A number of websites recently created a stir with reports of a potential shortcoming of the iPhone 6s smartphones. According to those “chipgate” reports, the battery life on iPhone 6s models with an A9 central processing unit made by Samsung is worse than the battery life on models with a CPU made by TSMC. The phones with the Samsung chip also run hotter, the reports claim, than the phones with the chip made by TSMC.
While Consumer Reports’ tests had confirmed that the battery life on the 6s and 6s Plus is slightly shorter than that on the iPhone 6, they had not addressed the chipgate rumors. So, much like they did for last year’s “bendgate,” our engineers developed a special protocol to test this apparent issue. Those tests simulate real-world usage as opposed to relying on the benchmarks used by other organizations in their off-the-shelf tests.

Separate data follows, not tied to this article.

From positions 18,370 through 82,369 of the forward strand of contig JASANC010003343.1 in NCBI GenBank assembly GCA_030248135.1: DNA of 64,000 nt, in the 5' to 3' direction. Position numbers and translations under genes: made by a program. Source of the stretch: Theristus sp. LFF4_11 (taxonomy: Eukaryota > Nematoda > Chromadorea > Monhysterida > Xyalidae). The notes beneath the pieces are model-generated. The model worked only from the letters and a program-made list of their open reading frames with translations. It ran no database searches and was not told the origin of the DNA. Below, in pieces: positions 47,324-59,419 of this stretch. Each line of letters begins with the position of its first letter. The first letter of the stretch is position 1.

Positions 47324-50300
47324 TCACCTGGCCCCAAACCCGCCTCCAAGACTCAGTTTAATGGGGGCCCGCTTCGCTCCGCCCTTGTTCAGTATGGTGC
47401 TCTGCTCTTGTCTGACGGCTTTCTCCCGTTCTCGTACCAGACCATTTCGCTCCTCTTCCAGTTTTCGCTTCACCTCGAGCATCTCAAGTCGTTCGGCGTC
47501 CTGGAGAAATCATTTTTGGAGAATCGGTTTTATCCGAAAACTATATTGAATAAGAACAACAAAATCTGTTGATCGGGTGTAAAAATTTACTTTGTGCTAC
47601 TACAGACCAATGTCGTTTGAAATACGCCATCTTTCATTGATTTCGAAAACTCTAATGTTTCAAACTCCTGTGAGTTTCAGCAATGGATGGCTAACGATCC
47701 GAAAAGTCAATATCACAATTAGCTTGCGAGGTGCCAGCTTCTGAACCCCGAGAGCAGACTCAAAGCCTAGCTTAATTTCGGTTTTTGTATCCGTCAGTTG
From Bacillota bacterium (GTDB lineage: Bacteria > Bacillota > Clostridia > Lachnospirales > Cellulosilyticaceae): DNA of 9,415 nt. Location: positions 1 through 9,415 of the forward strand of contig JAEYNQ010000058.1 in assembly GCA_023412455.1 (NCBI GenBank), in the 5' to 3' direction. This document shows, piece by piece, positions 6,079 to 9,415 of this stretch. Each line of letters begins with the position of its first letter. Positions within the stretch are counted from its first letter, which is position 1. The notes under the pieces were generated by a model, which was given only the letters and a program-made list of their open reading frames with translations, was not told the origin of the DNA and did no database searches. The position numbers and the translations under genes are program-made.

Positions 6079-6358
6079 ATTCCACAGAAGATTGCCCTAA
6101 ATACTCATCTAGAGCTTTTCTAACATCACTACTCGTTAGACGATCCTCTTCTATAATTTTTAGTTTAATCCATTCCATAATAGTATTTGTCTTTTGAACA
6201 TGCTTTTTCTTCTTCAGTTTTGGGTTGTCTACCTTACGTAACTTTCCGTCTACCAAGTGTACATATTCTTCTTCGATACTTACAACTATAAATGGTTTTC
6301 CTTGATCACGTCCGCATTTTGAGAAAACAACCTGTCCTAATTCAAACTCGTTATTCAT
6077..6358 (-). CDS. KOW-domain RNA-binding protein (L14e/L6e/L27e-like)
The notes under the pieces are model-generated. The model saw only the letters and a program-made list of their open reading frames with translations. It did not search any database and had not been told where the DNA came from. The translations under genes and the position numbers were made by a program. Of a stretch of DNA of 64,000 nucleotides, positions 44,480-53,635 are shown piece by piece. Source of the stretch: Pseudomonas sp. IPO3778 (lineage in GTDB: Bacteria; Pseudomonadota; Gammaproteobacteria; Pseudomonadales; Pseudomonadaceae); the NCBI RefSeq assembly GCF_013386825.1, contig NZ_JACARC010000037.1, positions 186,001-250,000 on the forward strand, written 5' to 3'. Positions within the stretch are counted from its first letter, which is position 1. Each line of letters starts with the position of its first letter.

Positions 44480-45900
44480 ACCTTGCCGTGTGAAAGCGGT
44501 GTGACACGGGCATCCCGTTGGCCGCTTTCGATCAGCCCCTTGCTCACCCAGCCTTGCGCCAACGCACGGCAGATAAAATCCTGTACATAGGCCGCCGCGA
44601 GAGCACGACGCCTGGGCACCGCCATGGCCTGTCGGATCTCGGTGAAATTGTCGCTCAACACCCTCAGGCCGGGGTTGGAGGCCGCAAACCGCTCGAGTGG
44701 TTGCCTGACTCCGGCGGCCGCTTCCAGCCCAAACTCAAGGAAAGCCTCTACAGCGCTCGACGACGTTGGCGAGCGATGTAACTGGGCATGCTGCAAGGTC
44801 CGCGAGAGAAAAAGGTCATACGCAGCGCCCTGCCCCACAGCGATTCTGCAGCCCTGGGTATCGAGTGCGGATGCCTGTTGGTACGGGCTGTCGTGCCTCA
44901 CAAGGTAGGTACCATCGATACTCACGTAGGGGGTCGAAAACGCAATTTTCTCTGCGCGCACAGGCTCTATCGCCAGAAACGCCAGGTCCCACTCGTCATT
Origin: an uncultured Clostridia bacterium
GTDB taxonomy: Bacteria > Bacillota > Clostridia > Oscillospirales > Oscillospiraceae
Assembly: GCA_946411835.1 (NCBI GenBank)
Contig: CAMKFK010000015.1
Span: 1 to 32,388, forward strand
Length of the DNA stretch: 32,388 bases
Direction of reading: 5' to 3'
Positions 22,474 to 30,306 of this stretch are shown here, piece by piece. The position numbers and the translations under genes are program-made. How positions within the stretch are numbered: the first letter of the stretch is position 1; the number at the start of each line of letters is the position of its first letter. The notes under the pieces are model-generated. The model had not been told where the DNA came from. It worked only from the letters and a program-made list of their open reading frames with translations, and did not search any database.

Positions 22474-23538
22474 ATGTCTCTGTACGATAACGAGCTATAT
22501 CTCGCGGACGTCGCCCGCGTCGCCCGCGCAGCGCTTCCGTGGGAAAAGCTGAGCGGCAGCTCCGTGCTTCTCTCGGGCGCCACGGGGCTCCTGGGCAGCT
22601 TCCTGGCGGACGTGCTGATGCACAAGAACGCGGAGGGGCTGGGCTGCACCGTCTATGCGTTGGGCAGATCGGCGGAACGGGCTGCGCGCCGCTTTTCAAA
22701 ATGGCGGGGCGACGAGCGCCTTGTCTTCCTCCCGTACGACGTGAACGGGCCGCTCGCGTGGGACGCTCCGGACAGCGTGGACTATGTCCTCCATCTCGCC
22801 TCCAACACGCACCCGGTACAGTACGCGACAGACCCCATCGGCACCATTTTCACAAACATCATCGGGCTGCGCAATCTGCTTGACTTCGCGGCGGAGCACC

As much as I dislike Consumer Reports for any number of reasons, I’m always fascinated by their testing and experiment methodologies.